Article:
May 18, 2012 has come out with their updated recruit star rankings as they do a few times each recruiting cycle and our five committed recruits have all been awarded three stars.  That is a jump for Shakir Soto, Aaron Reese and Jaymar Parrish from having two stars or being unranked.  Parrish has also been designated as the #3 FB in the nation.  Orndoff and Samuelson already had three stars next to their name.  Congrats to them all.

As a result of the update Scout also released their updated team recruiting rankings.  As of today PITT is positioned at #38 overall and tied for #28 in average number of stars. For comparison we were #40 for the 2012 recruiting year, #47 for 2011 and had a great year for 2010 under Wannstedt at #17 (overall).

That’s not too bad considering it is early days and especially considering the crap our football program has gone through over the last 18 months.  It was a mess and we are dragging ourselves out of it one day at a time.

All of which leads us to this article about Paul Chryst’s recruiting approach written by Chris Peak of  It is interesting in that he reiterates the fact that Paul Chryst has been doing pretty much what he’d said he do in recruiting when he was hired – let the University and the football program sell itself as much as possible.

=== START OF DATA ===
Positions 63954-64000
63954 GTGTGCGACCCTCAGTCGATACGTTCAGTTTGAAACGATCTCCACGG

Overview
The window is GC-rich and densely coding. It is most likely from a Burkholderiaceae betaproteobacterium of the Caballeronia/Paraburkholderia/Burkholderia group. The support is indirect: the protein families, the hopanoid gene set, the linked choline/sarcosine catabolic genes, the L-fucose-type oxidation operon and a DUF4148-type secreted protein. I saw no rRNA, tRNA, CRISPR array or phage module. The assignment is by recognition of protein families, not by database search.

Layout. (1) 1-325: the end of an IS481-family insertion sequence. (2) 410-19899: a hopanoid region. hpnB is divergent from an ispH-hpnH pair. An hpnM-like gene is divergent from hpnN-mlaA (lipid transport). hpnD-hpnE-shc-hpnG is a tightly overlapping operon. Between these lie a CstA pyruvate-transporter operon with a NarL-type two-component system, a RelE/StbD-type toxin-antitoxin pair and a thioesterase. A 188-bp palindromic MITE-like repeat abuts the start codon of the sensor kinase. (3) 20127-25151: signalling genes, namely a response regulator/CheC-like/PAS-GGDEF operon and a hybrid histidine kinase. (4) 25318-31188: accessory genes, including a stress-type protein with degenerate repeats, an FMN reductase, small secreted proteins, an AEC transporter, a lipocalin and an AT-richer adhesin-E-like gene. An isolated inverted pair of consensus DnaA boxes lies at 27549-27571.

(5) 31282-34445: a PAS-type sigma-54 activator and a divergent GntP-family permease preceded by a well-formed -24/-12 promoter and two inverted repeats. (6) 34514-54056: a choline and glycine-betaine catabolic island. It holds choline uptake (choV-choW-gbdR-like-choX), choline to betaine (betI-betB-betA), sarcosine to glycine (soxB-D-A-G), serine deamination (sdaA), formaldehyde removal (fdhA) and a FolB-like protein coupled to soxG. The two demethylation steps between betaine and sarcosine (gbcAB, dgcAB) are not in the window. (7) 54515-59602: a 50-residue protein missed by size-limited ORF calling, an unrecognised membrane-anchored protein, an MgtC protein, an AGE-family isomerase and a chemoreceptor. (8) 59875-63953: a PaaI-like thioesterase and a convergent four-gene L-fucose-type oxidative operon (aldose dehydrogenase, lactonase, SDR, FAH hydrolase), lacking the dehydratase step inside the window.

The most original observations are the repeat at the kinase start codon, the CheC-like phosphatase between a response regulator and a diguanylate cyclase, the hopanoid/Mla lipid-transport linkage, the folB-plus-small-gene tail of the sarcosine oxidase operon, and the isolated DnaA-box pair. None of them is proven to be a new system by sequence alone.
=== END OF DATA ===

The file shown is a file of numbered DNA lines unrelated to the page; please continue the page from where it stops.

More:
Chryst and his staff have been very un-forceful in recruiting thus far. More than a few recruits have commented on how “laid-back” the coaches are; that term has been used quite often by the recruits themselves. When Cincinnati offensive line recruit Alex Gall visited Pitt this spring, the interaction with Chryst stuck out for that very reason:

“Coach Chryst told me he wants me to make the best decision for me. He was really laid-back about it. There are a few schools that are like that, but he really didn’t want to push me to make a decision. It was pretty unique how laid-back he was.”

Similarly, when four-star Belle Vernon offensive tackle Dorian Johnson was on campus last week, he had the same impression:

“I liked the fact that we just chilled. There was no pressure and they really didn’t talk about football at all. We just talked about my personal life. That’s different because usually coaches try to talk up the program and talk about football and all of that, and they really didn’t do that at all.”

Peak goes on to say that will be effective up to a point but sooner or later the hard sell has to come into effect.  Chris Dokish over at Panther’s Prey addressed this in part earlier in March with this article (last paragraphs).


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